Tag Archive for 'agricultural pollution'

Raiding the Bread Basket: Use and Abuse of the Mississippi River Basin

Photo retrieved from: www.nationalgeographic.com

“A fleck of phosphorus fertilizer costs a farmer almost nothing. “But that half pinhead per gallon can cost society millions in lost recreational value and cleanup costs,” said Downing, an Iowa State University professor whose water-monitoring group tests 137 Iowa lakes.  “We don’t have lakes that we could point to and say: ‘Here is a pristine lake that has been unimpacted by people.’ ”

You wake up to cereal made from midwestern corn. You slip on cotton clothes, get into a vehicle fueled partly by ethanol and dine later on chicken and rice—all made possible by crops from the Mississippi River Basin, a vast area that stretches from Montana to New York and drains all or parts of 31 states.

The part of the basin east of the Mississippi River largely relies on rain to grow crops; farmers on the west side irrigate much, much more. All told, it’s among the most productive farming regions in the world.

Trouble is, fertilizer that flows from fields (and cities) takes a toll on local waters and eventually reaches the Mississippi River and the economically important fisheries of the Gulf of Mexico, where nitrogen and phosphorus pollution suffocates marine life and has led to a dead zone larger than the state of Connecticut.

What’s Grown

Nearly four out of 10 ears of corn grown in the world come from the Mississippi River watershed. So much corn, soy, and wheat grow here that some communities claim superlatives—Decatur, Illinois, “Soybean Capital of the World;” Sumner County, Kansas, “Wheat Capital of the World;” and Iowa, “Food Capital of the World.” The lion’s share of the country’s corn, grain, livestock, poultry, cotton, sorghum, and soy is grown in the Mississippi basin.”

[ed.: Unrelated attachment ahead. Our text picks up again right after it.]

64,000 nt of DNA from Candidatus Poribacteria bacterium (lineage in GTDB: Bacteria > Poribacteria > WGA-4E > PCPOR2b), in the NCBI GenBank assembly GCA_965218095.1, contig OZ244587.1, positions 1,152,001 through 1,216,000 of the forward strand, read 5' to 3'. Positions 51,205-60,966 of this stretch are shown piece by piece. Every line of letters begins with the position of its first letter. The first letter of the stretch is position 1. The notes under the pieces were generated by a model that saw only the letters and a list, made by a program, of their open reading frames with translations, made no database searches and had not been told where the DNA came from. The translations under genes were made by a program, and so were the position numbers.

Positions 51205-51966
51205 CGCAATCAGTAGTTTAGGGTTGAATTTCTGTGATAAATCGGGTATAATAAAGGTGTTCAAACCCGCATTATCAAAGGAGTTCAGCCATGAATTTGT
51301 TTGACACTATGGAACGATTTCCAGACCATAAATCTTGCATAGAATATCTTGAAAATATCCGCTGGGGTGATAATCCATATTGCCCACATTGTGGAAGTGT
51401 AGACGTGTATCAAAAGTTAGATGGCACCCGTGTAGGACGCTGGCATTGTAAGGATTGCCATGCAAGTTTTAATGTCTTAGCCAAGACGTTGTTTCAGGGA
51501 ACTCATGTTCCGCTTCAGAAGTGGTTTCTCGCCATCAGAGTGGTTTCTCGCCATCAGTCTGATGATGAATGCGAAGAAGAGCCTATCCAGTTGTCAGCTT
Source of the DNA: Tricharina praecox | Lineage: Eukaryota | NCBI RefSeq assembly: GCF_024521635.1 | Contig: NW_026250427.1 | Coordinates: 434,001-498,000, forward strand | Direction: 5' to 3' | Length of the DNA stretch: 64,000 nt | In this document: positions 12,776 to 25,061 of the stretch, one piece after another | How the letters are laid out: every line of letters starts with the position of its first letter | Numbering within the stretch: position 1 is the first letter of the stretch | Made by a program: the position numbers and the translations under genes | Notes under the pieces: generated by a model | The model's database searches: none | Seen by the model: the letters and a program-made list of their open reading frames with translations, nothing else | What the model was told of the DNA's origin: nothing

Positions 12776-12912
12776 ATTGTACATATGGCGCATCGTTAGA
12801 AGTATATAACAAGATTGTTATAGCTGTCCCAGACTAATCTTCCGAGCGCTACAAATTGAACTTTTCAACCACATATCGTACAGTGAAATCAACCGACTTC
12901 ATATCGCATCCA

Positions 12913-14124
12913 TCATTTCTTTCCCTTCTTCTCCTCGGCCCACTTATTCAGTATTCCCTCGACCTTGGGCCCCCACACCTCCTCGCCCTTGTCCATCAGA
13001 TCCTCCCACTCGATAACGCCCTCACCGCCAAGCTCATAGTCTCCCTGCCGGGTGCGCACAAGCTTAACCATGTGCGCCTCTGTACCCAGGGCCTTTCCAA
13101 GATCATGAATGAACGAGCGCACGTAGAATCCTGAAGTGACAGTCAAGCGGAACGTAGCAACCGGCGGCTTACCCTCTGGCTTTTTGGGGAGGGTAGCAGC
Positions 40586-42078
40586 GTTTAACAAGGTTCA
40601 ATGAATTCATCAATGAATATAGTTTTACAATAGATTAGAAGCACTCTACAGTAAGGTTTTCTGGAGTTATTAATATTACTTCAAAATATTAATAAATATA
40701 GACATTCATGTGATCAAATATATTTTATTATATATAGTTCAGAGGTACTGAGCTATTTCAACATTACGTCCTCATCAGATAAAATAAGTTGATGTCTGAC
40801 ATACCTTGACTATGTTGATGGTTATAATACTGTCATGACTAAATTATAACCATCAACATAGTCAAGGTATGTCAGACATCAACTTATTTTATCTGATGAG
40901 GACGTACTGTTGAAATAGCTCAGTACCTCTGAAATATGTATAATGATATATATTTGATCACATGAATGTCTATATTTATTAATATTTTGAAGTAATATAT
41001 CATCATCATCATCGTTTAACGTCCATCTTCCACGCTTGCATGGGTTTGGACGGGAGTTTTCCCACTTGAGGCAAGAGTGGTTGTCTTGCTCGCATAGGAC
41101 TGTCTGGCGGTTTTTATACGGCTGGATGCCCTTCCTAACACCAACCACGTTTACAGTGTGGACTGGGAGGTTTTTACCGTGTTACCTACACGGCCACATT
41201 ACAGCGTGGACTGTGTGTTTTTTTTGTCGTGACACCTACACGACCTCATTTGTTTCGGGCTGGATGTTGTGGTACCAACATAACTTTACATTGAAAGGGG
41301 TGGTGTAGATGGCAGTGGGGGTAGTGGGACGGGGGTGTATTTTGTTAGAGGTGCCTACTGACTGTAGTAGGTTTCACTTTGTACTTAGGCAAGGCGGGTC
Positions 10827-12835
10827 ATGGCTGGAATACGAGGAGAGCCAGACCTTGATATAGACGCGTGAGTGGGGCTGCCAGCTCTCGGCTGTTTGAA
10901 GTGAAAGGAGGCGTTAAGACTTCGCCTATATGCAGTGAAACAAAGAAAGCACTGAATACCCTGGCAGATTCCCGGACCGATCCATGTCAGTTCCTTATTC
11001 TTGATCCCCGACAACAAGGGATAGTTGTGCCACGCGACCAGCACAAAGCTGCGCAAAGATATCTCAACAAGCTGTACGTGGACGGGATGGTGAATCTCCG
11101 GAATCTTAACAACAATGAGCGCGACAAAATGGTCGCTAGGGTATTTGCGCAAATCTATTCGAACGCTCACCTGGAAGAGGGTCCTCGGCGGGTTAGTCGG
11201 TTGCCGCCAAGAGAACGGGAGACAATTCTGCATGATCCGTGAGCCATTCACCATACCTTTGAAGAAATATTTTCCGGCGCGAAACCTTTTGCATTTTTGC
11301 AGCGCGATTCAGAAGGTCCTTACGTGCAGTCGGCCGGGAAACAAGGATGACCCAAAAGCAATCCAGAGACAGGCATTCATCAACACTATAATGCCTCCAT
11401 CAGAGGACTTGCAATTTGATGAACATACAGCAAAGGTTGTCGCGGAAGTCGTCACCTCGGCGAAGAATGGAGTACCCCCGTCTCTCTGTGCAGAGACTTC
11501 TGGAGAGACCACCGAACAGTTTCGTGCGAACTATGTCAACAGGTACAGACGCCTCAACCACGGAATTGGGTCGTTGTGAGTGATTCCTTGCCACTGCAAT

Read more: National Geographic

 

Arab Company Agrobics Cleans Industrial Wastewater, Inspired By Olive Waste

“Sabbah explains the problems of the agriculture business: Even with good intentions, the most “organic” of farms produces waste – of the organic variety. Whether it’s a citrus fruit facility, olive press, or meat packing plant, any producer in the agro-industry must be mindful of plant and animal waste that’s flushed down the drain.

“If agricultural wastewater went straight to the wastewater treatment plant, the facility would just collapse.” In his search for ways to increase the effectiveness of biological reactors that digest organic materials in wastewater, Sabbah developed an idea for a system that could be a standalone or add-on to treat agricultural wastewater.”

read more: Green Prophet

16 Cities Sue Manufacturer Of Atrazine Weed-Killer For Contaminating Drinking Water

“The lawsuit was filed in U.S. District Court for the Southern District of Illinois by 16 cities in Kansas, Illinois, Indiana, Ohio, Missouri, and Iowa.  The communities allege that Swiss corporation Syngenta AG and its Delaware counterpart Syngenta Crop Protection, Inc. reaped billions of dollars from the sale of atrazine while local taxpayers were left with the financial burden of filtering the chemical from drinking water.”

read more: Huffington Post